As the names suggest, bacteria cause bacterial infections, and viruses cause viral infections.
It is important to know whether bacteria or viruses cause an infection, because the treatments differ. Examples of bacterial infections include whooping cough, strep throat, ear infection and urinary tract infection .
It can be difficult to know what causes an infection, because viral and bacterial infections can cause similar symptoms. Your doctor may need a sample of your urine, stool or blood, or a swab from your nose or throat to see what sort of infection you have.
Treatment Of Bacterial And Viral Infections
The discovery of antibiotics for bacterial infections is considered one of the most important breakthroughs in medical history. Unfortunately, bacteria are very adaptable, and the overuse of antibiotics has made many of them resistant to antibiotics. This has created serious problems, especially in hospital settings.
Antibiotics are not effective against viruses, and many leading organizations now recommend against using antibiotics unless there is clear evidence of a bacterial infection.
Since the beginning of the 20th century, vaccines have been developed. Vaccines have drastically reduced the number of new cases of viral diseases such as polio, measles, and chickenpox. In addition, vaccines can prevent such infections such as the flu, hepatitis A, hepatitis B, human papillomavirus , and others.
But the treatment of viral infections has proved more challenging, primarily because viruses are relatively tiny and reproduce inside cells. For some viral diseases, such as herpes simplex virus infections, HIV/AIDS, and influenza, antiviral medications have become available. But the use of antiviral medications has been associated with the development of drug-resistant microbes.
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Who Are At Risk Of Developing Covid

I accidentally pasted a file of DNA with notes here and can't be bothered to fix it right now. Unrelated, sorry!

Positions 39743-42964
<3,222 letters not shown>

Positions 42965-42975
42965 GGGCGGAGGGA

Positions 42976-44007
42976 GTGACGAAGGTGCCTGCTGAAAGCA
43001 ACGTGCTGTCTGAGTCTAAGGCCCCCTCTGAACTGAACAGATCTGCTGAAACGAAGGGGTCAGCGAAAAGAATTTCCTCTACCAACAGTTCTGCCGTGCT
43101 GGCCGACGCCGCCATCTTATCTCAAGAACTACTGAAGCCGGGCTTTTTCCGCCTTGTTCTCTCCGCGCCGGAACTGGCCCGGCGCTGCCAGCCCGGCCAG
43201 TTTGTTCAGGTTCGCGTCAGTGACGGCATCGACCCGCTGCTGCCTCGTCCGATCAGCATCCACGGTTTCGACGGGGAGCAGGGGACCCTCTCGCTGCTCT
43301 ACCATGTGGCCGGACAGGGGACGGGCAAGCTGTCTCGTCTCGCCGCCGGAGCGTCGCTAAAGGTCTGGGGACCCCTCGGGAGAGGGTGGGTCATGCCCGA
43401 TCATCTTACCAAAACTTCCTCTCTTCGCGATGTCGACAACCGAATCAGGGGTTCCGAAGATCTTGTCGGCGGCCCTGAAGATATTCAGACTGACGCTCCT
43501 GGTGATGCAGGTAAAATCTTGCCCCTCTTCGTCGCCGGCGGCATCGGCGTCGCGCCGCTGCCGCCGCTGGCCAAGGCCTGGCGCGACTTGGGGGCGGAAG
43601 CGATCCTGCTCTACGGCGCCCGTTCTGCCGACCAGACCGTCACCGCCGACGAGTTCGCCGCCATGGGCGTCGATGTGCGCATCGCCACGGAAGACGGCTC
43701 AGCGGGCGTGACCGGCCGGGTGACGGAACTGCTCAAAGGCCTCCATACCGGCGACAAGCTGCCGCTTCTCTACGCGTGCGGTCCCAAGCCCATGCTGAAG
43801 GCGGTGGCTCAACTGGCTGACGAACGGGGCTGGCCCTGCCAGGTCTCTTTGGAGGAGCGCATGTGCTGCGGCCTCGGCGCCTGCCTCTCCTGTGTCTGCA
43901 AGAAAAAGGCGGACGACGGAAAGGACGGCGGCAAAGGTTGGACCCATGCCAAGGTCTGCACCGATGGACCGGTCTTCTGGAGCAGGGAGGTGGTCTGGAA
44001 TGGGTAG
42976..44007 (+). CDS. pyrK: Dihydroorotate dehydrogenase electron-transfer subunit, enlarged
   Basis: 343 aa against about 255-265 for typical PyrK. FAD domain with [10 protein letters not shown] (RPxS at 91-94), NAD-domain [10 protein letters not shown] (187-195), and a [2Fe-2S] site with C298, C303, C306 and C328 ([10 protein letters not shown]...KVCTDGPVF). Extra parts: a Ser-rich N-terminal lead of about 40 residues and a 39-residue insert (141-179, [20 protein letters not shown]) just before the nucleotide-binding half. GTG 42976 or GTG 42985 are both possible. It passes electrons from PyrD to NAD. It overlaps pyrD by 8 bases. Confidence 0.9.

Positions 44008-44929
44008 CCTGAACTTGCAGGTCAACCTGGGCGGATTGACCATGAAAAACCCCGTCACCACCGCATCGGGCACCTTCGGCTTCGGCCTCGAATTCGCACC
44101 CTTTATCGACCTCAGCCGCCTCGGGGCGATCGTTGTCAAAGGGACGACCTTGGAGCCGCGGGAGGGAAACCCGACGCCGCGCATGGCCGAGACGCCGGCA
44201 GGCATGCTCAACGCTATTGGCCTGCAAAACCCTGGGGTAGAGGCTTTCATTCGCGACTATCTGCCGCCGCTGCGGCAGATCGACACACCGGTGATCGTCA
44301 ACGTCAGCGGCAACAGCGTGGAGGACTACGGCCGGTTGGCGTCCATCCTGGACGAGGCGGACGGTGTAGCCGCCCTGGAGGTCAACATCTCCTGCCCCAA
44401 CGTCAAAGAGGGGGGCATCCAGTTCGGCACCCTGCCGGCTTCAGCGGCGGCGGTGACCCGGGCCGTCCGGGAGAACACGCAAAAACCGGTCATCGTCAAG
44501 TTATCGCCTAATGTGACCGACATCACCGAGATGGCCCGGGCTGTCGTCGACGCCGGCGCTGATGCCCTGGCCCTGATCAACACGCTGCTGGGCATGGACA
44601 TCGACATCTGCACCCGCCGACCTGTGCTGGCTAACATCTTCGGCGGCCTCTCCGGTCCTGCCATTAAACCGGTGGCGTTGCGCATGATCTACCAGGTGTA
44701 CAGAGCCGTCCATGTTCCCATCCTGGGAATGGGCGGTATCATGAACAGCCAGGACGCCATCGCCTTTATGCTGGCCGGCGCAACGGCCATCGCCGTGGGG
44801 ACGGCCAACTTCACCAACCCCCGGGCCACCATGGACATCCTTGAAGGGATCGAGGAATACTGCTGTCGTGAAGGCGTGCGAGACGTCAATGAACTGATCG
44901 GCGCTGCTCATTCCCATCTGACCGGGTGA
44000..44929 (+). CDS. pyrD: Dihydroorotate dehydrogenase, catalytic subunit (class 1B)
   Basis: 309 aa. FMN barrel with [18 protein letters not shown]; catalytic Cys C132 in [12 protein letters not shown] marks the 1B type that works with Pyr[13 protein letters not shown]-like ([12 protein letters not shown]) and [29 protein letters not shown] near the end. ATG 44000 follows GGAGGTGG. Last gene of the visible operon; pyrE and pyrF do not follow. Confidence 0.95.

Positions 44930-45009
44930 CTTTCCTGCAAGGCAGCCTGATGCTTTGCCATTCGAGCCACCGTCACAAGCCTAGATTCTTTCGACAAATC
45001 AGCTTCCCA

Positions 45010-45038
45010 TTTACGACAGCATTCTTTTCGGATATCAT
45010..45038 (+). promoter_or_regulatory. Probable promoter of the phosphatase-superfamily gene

Some people are at a higher risk for developing COVID-19 pneumonia. It totally depends on the individual’s health conditions. Some of the other risk factors include:
Older adults or adults who are 65 years up are at an increased risk for serious illness due to COVID-19.
#Underlying Health Complications
An individual who is suffering from other health complications such as – asthma, diabetes, liver diseases, obesity, and kidney illnesses is at higher risk of catching COVID-19 pneumonia.
#Weak Immunity System
Another most important risk factor is a weakened immune system. Being immunocompromised can raise the risk of serious COVID-19 pneumonia disease.
Is It A Bacterial Infection Or Virus
Bacterial infections are caused by bacteria, while viral infections are caused by viruses. That’s the easy part. Differentiating between the two requires medical intervention since both may cause fever and irritability. And the treatments vary significantly. Pediatrician Betty Staples, MD, offers advice on how to tell the difference between these two types of infection.
Every day, parents bring their children to the pediatrician for help in determining whether their sick child has “just a cold” or something more.
Children’s colds result in 22 million missed school days and 20 million parental missed days of work every year. In most cases, these are the “just a cold” variety of virus. However, we also know that other, less common infections can develop in our children, and these need evaluation by the pediatrician to determine if antibiotics are required.
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Which Infections Are Treated With Antibiotics
Antibiotics are medications used to treat bacterial infections.
There are many types of antibiotics, but they all work to keep bacteria from effectively growing and dividing. Theyre not effective against viral infections.
Despite the fact that you should only take antibiotics for a bacterial infection, antibiotics are often requested for viral infections. This is dangerous because over-prescribing antibiotics can lead to antibiotic resistance.
Antibiotic resistance occurs when bacteria adapt to be able to resist certain antibiotics. It can make many bacterial infections more difficult to treat.
If youre prescribed antibiotics for a bacterial infection, take your entire course of antibiotics even if you begin to feel better after a couple of days. Skipping doses can prevent killing all of the pathogenic bacteria.
Theres no specific treatment for many viral infections. Treatment is typically focused on relieving symptoms, while your body works to clear the infection. This can include things like:
- drinking fluids to prevent dehydration
- getting plenty of rest
- using OTC pain medications, such as acetaminophen or ibuprofen to relieve aches, pains, and fever
- taking OTC decongestants to help with a runny or stuffy nose
- sucking on a throat lozenge to help ease a sore throat